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Why Long Islanders love their vintage Pyrex, Fire King, Corning Ware and other cookware

Erica Perjatel-Stolba, of Lindenhurst, with some of the

Erica Perjatel-Stolba, of Lindenhurst, with some of the pieces in her Pyrex collection. Credit: Newsday/Steve Pfost

The saying goes that like tried-and-true recipes, fine wines and well-aged cheese, some things get better with age. Long Island vintage enthusiasts say the same holds true for classic Pyrex, cast iron and other kitchen relics of a bygone era. They say these vintage pieces are far better than their modern counterparts, and they have the collectible cookware to prove it.

Bowled over

Erica Perjatel Stolba, 40, an artist and art teacher who lives in Lindenhurst with husband, Christian, 41, says she collects "any Pyrex I can find." She prefers pieces in pink and turquoise, and when she finds pieces she's not crazy about, she sells them on eBay. She also says she likes pieces by Glass Bake and Fire-King, but Pyrex is her particular favorite.

She started collecting Pyrex after finding a piece she liked at a yard sale. "It just happened, and I fell in love," she says. "I think they're beautiful. They're works of art, and just finding them is such a rush for me." Sometimes she scores a real prize, such as that last piece she needed to complete her set of four Pink Gooseberry-patterned bowls, she says.

"I really do use mine," says Stolba says. "I use the big casserole dish to make my baked ziti." The only pieces she says she will not use are her Pyrex nesting Cinderella bowls, said to be named after the 1950 Disney classic of the same era as well as, like Cinderella's glass slipper, being a perfect fit for the kitchen of that time. "And that's only because my electric mixer would leave marks on them." She says although Pyrex is made of glass, the pieces are surprisingly durable. "I mean they'll break, but they have to really fall and break," she explains. "For the most part, Pyrex can go in the fridge and the oven."

Perfectly cast

In terms of durability, few materials are as solid as cast iron. "It's been around forever, and you can use a piece that's over 100 years old," says Stony Brook's Lynn Kram, 60, co-owner, with husband, David, 61, of imthebeat on eBay, which sells vintage cookware. "Cast iron can also withstand high temperatures. You use it on the grill, the stove, the campfire, an oven. You can't stick a Teflon skillet in an oven." Common collectible cast iron brands include Griswold, which is no longer manufactured; Wagner Ware, which bought Griswold in the 1950s; Lodge; Favorite Piqua Ware; Vollrath; and Birmingham Stove & Range.

Kram says she prefers vintage cast iron over newer pans because, she says, the older pans are smoother and weigh less. There's also a significant aesthetic value in older pans, she says. "Some of the pieces are so gorgeous, with different logos and styles of the pans," she says. Certain brands, such as Griswold, are prized for collectible logos, such as a specific spiderweb-style embossed on pans' bottoms. 

Lynn's inventory consists of more than 400 pieces, with prices generally ranging from $39 to $500. While shoppers may be able to find less expensive cast iron at garage sales and estate sales, the pieces may need significant cleaning, she says. Her complex process involves multiple stages of cleaning, from a dip in a lye tank to scrubbing with steel wool — never Brillo — to another dip in an electrolysis tank. After a thorough cleaning, they're seasoned with oil in the oven before being put up for sale.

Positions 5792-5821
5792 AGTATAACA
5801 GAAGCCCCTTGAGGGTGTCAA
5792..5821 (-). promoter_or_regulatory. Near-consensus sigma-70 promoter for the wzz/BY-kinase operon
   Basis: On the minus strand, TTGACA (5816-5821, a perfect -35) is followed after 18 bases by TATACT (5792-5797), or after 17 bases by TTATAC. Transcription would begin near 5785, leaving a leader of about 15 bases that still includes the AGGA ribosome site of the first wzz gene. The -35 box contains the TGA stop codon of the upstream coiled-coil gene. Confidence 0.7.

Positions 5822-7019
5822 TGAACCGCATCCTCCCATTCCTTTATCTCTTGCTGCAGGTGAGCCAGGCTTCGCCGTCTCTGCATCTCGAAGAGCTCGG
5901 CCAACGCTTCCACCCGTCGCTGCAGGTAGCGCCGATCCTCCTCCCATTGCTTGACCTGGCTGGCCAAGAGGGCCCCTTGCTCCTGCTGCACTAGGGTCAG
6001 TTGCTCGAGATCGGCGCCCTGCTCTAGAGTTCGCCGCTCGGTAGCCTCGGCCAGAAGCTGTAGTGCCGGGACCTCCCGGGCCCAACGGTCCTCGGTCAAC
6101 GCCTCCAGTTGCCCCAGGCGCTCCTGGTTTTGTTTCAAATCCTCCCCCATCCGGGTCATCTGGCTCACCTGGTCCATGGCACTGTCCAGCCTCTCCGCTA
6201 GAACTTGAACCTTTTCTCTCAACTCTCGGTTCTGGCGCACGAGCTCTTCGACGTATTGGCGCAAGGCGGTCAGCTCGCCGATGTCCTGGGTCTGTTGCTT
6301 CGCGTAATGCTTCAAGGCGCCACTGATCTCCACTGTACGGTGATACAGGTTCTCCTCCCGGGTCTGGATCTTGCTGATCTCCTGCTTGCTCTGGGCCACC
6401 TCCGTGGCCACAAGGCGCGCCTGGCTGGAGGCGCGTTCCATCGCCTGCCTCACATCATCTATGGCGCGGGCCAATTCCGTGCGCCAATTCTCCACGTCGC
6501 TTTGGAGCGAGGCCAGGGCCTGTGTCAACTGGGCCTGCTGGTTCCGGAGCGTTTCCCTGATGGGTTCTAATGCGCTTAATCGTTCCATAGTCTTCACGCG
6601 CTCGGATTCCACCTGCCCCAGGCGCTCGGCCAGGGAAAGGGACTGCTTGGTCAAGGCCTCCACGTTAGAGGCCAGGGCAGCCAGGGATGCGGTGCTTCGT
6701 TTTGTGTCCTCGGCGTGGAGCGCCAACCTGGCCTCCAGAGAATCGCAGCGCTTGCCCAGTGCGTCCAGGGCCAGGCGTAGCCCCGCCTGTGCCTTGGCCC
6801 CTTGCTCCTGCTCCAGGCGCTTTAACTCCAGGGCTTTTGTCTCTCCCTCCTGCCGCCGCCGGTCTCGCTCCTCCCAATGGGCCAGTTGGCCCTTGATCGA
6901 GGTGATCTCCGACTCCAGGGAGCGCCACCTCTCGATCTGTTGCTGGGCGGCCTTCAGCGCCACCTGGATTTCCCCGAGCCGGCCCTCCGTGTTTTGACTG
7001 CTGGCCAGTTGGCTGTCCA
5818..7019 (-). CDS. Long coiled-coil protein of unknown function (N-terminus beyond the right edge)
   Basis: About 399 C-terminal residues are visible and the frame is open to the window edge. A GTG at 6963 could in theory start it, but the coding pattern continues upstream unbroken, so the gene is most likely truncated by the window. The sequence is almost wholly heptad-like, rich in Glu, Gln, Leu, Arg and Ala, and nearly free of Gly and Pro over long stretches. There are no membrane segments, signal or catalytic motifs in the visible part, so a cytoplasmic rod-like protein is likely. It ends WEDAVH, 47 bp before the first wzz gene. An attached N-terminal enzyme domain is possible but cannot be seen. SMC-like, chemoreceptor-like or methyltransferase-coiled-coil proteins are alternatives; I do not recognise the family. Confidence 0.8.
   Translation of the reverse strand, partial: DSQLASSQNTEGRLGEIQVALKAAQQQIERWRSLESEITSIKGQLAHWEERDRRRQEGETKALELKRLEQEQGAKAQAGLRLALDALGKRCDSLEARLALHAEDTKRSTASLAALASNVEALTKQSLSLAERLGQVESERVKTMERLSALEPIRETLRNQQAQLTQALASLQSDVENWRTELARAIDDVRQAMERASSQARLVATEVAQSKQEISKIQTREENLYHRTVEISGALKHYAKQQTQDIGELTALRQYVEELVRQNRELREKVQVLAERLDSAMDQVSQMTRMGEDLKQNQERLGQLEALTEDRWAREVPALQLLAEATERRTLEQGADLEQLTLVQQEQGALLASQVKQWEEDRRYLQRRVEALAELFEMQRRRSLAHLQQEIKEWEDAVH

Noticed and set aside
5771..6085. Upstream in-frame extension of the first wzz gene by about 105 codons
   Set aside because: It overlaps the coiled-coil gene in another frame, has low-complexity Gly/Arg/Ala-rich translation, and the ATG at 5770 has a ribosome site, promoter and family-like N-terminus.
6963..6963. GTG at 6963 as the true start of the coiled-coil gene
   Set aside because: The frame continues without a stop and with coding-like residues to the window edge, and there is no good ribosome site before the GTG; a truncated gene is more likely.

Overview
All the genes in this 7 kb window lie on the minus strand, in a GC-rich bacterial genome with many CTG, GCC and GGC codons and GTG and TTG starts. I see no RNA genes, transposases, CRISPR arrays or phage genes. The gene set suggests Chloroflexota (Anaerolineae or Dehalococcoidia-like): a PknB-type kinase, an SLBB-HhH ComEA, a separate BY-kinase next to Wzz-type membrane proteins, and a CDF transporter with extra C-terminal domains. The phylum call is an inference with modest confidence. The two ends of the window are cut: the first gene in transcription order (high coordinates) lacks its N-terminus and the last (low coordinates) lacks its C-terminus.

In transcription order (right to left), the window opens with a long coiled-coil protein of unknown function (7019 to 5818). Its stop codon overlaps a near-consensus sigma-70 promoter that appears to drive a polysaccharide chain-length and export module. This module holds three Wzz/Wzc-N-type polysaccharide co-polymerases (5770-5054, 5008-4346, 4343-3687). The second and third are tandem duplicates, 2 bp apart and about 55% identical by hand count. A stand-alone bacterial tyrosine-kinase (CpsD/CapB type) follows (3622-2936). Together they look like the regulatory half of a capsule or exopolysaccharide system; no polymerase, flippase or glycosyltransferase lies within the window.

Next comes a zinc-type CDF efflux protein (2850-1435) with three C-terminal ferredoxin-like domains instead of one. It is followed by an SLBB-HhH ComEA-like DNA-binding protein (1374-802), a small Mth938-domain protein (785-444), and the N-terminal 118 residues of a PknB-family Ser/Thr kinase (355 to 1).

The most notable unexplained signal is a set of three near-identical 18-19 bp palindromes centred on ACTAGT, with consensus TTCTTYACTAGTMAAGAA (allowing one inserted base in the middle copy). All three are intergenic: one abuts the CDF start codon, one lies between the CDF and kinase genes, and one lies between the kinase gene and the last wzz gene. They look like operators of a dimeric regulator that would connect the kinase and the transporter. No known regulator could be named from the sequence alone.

The eclectic collector

Wantagh resident Donna Bianco, 60, says she loves all manner of vintage cookware, and collects pieces from whatever brand strikes her fancy, mainly for their style, look and durability. "You can take it from the fridge to the oven to the table," she says. Her collection, which focuses on pieces from the 1950s and 1960s, features colorful Pyrex pieces, mainly in blue and green; Fire-King, which is made of milk glass; and CorningWare, which comes in both white and clear styles.

She says she first became interested in collecting when her husband, James, 58, took her to a Brooklyn flea market. "I had a blast looking at stuff," says Bianco, who works in human resources. "I had started by collecting salt and pepper shakers and lamps. But once I discovered how pretty the Pyrex was, I added it to my collection. And I saw that the Pyrex was really sought after. People were buying it up like crazy, and so then it became a hunt to see if I could buy a piece cheap."

How to care for vintage cookware

— Hand-wash vintage glassware. "I don’t have a dishwasher, so I hand wash everything," says Donna Bianco of Wantagh. "Also, a lot of this stuff is painted, and I wouldn't want to risk having it fade or having the paint peel off."

— Use oven cleaner on glass cookware to get off baked-on crud. "People will sell Pyrex with baked-in areas for very cheap on eBay, but you can use oven cleaner to clean it," says Erica Perjatel Stolba, a Lindernhurst resident. Then use some Bar Keepers Friend cleaner "and little rubbing," she says. "It's tedious to really clean it, but I've bought some pieces and put in the elbow grease and they turn out really good."

— While cast-iron cookware can be used every day, Stony Brook's Lynn Kram says the main thing to remember is not to wash it with soap and water, which will remove the seasoning. "Some people can use kosher salt to loosen what's stuck in there, or a plastic spatula or a wooden spoon to get it off," she says. For tougher rust stains, she says amateur home collectors can use oven cleaner and a 50-50 vinegar and water solution before seasoning pans if a used pan needs a good cleaning.

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